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Audience theories detailed

Audience theories detailed



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Published by Julie Thrasher
A detailed analysis of the different theories of audience as pertains to media studies. Outlines the main theories and gives details as well as links to other sources for more detailed study
A detailed analysis of the different theories of audience as pertains to media studies. Outlines the main theories and gives details as well as links to other sources for more detailed study

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Categories:Types, School Work
Published by: Julie Thrasher on Apr 12, 2009
Copyright:Attribution Non-commercial


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In covering this topic we need to be aware of a broad shift from a perceptionof mass audience to one which recognises that, whatever the size of audience, it is made up of individuals. Along with this altered view is a shift inemphasis from what the media do to the audience to an acceptance thataudiences bring many different approaches to the media with which theyengage.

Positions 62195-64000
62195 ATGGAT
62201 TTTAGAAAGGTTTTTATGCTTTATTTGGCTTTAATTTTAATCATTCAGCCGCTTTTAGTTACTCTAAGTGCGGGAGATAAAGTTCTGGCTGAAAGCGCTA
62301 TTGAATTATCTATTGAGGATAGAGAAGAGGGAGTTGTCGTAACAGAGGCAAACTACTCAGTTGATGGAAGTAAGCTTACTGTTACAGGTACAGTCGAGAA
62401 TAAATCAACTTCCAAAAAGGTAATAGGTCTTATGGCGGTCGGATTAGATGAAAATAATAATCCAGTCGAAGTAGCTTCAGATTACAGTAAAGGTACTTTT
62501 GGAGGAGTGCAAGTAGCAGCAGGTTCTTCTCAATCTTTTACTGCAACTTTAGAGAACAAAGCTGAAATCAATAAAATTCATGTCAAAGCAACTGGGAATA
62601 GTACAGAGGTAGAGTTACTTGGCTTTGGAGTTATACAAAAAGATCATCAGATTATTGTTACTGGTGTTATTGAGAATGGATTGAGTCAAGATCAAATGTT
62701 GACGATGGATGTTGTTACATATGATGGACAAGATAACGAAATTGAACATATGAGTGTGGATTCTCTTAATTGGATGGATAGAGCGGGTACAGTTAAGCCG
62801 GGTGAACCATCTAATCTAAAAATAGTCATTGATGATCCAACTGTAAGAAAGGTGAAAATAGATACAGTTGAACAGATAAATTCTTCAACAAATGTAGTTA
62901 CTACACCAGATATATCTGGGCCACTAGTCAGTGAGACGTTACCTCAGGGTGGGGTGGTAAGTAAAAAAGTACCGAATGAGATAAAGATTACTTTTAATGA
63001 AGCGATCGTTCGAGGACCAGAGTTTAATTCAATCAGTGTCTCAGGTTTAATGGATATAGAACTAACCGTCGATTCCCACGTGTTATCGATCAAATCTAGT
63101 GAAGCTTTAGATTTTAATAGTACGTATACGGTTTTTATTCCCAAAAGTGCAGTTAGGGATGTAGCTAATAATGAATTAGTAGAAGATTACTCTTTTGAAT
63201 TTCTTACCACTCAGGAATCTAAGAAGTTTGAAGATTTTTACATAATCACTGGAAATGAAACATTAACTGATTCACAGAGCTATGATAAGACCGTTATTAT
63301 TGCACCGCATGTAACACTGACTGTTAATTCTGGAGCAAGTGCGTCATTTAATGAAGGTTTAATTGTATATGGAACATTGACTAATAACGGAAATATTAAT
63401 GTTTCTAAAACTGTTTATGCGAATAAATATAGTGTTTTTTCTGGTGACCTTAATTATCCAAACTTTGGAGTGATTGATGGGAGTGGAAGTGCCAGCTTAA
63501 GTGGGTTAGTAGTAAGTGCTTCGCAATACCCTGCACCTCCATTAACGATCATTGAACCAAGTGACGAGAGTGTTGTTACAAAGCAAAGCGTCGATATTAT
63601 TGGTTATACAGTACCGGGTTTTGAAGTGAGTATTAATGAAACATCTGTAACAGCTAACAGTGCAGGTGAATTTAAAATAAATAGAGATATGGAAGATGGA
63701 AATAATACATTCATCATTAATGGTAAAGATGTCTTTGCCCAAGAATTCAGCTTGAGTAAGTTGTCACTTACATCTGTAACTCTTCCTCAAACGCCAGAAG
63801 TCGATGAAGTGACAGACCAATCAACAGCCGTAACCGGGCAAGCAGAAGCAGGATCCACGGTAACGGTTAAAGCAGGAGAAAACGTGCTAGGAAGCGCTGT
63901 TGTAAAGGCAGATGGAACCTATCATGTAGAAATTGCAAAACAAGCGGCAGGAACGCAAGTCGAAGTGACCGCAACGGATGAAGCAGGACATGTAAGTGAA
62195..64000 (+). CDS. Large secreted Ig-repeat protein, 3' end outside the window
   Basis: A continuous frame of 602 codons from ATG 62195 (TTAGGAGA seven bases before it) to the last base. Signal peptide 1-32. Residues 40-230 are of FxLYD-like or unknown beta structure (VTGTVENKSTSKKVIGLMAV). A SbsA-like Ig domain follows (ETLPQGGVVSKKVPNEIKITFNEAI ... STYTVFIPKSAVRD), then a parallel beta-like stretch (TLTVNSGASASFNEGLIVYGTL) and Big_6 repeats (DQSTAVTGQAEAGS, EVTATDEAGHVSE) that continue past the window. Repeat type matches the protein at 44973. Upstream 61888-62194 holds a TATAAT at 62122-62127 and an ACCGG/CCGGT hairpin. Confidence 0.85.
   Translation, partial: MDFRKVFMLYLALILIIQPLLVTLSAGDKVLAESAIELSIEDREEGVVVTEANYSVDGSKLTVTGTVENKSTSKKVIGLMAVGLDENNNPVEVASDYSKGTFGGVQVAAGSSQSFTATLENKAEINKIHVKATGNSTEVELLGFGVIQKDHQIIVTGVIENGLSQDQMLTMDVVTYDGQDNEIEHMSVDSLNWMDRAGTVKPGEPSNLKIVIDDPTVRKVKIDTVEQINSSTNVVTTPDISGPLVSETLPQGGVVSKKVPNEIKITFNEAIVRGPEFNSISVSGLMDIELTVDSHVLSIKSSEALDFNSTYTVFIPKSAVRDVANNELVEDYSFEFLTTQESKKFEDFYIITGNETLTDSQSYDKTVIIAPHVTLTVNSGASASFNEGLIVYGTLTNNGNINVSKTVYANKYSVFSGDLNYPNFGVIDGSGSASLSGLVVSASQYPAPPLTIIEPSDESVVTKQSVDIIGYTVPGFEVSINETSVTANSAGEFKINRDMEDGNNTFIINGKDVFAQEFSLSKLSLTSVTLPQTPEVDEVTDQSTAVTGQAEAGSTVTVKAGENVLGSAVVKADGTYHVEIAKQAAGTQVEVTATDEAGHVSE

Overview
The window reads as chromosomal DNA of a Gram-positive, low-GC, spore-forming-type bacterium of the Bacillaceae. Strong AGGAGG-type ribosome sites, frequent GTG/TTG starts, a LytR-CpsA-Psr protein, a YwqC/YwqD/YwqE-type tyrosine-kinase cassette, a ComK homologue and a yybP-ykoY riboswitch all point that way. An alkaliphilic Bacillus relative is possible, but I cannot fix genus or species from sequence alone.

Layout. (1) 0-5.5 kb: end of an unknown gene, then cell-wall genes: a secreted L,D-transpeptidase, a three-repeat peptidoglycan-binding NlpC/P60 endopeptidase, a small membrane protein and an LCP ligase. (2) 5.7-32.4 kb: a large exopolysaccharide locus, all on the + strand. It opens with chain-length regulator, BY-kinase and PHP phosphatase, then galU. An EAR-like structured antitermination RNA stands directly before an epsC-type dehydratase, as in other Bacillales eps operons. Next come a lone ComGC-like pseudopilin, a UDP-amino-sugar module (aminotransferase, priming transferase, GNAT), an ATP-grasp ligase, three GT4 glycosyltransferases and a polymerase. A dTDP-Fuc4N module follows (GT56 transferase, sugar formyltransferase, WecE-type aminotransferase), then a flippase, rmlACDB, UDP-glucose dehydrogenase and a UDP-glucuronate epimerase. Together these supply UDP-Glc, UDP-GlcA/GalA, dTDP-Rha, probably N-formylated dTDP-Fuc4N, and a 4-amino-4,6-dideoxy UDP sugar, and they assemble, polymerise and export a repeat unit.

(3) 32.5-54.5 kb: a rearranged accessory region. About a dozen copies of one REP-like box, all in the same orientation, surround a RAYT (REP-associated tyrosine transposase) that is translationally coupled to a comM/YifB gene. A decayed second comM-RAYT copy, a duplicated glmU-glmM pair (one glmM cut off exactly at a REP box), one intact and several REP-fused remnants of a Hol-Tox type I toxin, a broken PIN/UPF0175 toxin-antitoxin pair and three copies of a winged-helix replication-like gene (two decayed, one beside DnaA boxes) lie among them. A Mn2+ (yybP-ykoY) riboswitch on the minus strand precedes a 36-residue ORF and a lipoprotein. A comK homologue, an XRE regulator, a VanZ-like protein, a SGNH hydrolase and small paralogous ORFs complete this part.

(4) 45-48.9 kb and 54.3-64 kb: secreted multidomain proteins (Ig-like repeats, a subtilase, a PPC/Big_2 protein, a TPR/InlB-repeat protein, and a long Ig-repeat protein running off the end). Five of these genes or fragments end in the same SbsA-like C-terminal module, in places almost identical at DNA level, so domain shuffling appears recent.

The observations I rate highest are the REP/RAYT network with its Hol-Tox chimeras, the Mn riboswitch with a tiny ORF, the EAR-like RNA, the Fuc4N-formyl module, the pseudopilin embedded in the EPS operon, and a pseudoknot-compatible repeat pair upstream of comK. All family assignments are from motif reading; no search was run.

The effects/hypodermic model
The original model for audience was the
model whichstressed the effects of the mass media on their audiences. This model owesmuch to the supposed power of the mass media - in particular film - to injecttheir audiences with ideas and meanings. Such was the thinking behind muchof the Nazi propaganda that was evident in
Triumph of the Will 
and similar films. It is worth noting that totalitarian states and dictatorships are similar intheir desire to have complete control over the media, usually in the belief thatstrict regulation of the media will help in controlling entire populations.
The effects model has several variants and despite the fact that it is anoutdated model it continues to exert influence in present debates aboutcensorship and control in the media.
The Frankfurt School
The Frankfurt School developed concerns about the power which modernmass media had to propagandise on behalf of fascism. The founders of thisschool of thought were left-wing and clearly under threat in the context of pre-war Nazi Germany. They moved to America and refined their model in an eraof expanding media output in post-war America. They articulated criticisms of a capitalist system which controlled media output, creating a stupefying massculture that eliminated or marginalised opposition or alternatives.